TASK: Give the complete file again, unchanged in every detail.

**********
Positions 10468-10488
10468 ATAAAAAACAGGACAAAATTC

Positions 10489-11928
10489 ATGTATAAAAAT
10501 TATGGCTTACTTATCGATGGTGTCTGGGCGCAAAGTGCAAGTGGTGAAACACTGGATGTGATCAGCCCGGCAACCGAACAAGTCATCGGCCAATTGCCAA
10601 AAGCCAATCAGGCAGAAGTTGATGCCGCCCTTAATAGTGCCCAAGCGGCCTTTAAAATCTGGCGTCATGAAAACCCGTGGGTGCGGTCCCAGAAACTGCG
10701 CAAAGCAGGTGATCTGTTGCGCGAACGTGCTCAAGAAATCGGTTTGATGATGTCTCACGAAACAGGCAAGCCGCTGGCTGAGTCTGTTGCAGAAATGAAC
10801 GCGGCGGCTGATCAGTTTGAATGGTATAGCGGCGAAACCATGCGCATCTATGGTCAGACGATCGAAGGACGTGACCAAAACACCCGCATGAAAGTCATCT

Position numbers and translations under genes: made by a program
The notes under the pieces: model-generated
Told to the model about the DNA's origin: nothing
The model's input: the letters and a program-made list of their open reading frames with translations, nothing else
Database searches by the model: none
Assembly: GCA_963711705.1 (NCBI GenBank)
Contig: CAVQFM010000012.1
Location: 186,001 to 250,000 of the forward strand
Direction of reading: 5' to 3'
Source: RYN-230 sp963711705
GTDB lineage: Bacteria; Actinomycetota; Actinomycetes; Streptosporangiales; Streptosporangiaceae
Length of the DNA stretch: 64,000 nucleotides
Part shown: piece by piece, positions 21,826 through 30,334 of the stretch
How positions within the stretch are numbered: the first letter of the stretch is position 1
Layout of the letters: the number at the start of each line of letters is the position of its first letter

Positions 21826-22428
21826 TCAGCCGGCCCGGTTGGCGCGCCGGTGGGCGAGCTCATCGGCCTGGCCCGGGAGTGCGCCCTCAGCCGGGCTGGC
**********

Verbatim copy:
Positions 10468-10488
10468 ATAAAAAACAGGACAAAATTC

Positions 10489-11928
10489 ATGTATAAAAAT
10501 TATGGCTTACTTATCGATGGTGTCTGGGCGCAAAGTGCAAGTGGTGAAACACTGGATGTGATCAGCCCGGCAACCGAACAAGTCATCGGCCAATTGCCAA
10601 AAGCCAATCAGGCAGAAGTTGATGCCGCCCTTAATAGTGCCCAAGCGGCCTTTAAAATCTGGCGTCATGAAAACCCGTGGGTGCGGTCCCAGAAACTGCG
10701 CAAAGCAGGTGATCTGTTGCGCGAACGTGCTCAAGAAATCGGTTTGATGATGTCTCACGAAACAGGCAAGCCGCTGGCTGAGTCTGTTGCAGAAATGAAC
10801 GCGGCGGCTGATCAGTTTGAATGGTATAGCGGCGAAACCATGCGCATCTATGGTCAGACGATCGAAGGACGTGACCAAAACACCCGCATGAAAGTCATCT

Position numbers and translations under genes: made by a program
The notes under the pieces: model-generated
Told to the model about the DNA's origin: nothing
The model's input: the letters and a program-made list of their open reading frames with translations, nothing else
Database searches by the model: none
Assembly: GCA_963711705.1 (NCBI GenBank)
Contig: CAVQFM010000012.1
Location: 186,001 to 250,000 of the forward strand
Direction of reading: 5' to 3'
Source: RYN-230 sp963711705
GTDB lineage: Bacteria; Actinomycetota; Actinomycetes; Streptosporangiales; Streptosporangiaceae
Length of the DNA stretch: 64,000 nucleotides
Part shown: piece by piece, positions 21,826 through 30,334 of the stretch
How positions within the stretch are numbered: the first letter of the stretch is position 1
Layout of the letters: the number at the start of each line of letters is the position of its first letter

Positions 21826-22428
21826 TCAGCCGGCCCGGTTGGCGCGCCGGTGGGCGAGCTCATCGGCCTGGCCCGGGAGTGCGCCCTCAGCCGGGCTGGC